Team Genius, by Rich Karlgaard and Michael Malone

Why I read it I really enjoy leading teams and being part of teams. All of us have interacted within a group, be it at school, work, or in an activity such as a sports team. We’ve all been in some unhealthy, unproductive teams. And, hopefully, we’ve experienced the opposite, too. I’ve always been fascinatedContinue reading “Team Genius, by Rich Karlgaard and Michael Malone”

10 tips to get the most out of being coached

‘Every coach should have a coach’ is an oft repeated mantra when you step into the world of coaching. It is an idea with merit. During the recent Coaching Accreditation Programme with Growth Coaching International, we were given the opportunity to experience being a coachee. Delegates coached each other, sometimes in pairs, and other timesContinue reading “10 tips to get the most out of being coached”

The Coach’s Guide to Teaching, by Doug Lemov

Why I read it  I’ve read Teach Like a Champion many times, although for whatever reason haven’t written a blog post about its brilliance! Doug Lemov is an astute thinker, has invested thousands of hours into what he researches and writes about, and brings precision and clarity to his work. I was delighted to attendContinue reading “The Coach’s Guide to Teaching, by Doug Lemov”

6 ways to start your coaching journey

In 2019-20, I lead a staff wellbeing research project, which aimed to explore evidence-based approaches to wellbeing in schools. This culminated in the Biscuits at Breaktime blog, an article in Impact, and, unfortunately, some cancelled primary research when COVID hit. My colleague, Rachel, and I read a lot about Self Determination Theory (SDT), a psychologicalContinue reading “6 ways to start your coaching journey”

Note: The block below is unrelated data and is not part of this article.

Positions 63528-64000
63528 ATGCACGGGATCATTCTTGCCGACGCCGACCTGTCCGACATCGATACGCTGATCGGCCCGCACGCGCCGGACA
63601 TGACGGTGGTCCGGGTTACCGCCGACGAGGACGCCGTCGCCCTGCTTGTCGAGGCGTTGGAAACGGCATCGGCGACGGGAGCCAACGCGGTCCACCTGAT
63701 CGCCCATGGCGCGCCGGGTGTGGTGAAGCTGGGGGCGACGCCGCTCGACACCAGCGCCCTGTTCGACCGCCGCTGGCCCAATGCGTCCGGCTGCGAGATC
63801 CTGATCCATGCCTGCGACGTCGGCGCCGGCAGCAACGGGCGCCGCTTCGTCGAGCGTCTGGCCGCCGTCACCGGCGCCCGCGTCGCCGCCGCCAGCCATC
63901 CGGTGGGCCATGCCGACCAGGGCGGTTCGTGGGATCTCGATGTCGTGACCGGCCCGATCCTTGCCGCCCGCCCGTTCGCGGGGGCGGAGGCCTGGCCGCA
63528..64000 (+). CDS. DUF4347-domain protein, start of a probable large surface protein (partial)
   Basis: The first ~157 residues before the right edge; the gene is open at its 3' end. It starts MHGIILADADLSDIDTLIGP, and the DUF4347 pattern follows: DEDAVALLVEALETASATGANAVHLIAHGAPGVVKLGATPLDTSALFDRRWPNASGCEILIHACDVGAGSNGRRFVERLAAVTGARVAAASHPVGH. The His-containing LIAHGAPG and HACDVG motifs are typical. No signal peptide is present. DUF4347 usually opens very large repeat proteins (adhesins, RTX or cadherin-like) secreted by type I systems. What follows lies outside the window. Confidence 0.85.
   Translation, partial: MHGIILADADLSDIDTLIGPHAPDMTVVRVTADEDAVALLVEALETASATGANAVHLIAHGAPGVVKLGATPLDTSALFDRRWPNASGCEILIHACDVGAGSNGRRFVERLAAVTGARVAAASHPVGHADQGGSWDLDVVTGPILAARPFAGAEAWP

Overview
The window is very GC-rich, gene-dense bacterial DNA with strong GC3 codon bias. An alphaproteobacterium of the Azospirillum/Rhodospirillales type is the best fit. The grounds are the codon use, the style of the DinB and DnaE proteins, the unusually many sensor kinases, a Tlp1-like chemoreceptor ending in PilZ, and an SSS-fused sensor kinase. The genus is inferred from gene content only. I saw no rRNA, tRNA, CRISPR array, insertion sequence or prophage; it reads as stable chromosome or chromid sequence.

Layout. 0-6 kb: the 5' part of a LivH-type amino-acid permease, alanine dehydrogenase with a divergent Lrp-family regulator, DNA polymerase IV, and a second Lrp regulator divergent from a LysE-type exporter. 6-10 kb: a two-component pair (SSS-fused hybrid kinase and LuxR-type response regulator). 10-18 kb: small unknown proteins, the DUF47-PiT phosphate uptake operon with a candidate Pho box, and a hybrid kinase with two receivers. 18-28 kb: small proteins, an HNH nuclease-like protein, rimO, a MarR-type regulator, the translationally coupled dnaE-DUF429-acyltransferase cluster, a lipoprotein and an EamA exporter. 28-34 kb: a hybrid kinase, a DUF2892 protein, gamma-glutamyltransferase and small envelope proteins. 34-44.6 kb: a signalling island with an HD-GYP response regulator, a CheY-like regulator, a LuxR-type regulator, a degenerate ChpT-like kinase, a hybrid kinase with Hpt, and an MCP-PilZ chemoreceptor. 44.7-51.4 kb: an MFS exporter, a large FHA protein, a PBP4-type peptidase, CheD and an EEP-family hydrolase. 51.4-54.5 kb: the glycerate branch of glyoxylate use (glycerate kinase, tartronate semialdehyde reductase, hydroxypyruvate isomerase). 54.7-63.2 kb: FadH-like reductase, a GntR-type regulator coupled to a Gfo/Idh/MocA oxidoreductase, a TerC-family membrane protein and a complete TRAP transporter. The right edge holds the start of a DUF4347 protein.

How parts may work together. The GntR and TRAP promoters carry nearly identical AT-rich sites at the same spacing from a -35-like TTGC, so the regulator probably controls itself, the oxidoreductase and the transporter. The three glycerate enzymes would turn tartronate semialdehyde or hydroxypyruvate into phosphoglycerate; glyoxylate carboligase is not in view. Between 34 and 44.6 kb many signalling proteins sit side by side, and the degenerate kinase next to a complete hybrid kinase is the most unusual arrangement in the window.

Leading assemblies: nostalgia and lessons

Today, as I drove down to East Wittering for my half term break, I kept getting visual flashes of standing in front of a room, leading a community of students and staff in an assembly. One of my favourite aspects of the job. Actually, my favourite. Perhaps I miss being a Head of Sixth Form,Continue reading “Leading assemblies: nostalgia and lessons”

Making The Leap, by Dr Jill Berry

Why I read it  Aside from the fact that Dr Jill Berry is, I believe the term to be, a legend of the game, I actually won this in a prize draw at the Southern Rocks conference in 2018. I was an Assistant Headteacher in charge of Learning and Teaching, and had brought members ofContinue reading “Making The Leap, by Dr Jill Berry”

The Fearless Organisation, by Amy C. Edmondson

Why I read it  Ever since I ran a staff wellbeing research project, I’ve been on a journey to find evidence-informed strategies to help staff be the best versions of themselves. Often I’ve found that books go on a merry quest to countless high-performing organisations, in the pursuit of nirvana culture. However, I’d heard thatContinue reading “The Fearless Organisation, by Amy C. Edmondson”

ResearchEd Surrey 2021 – reflection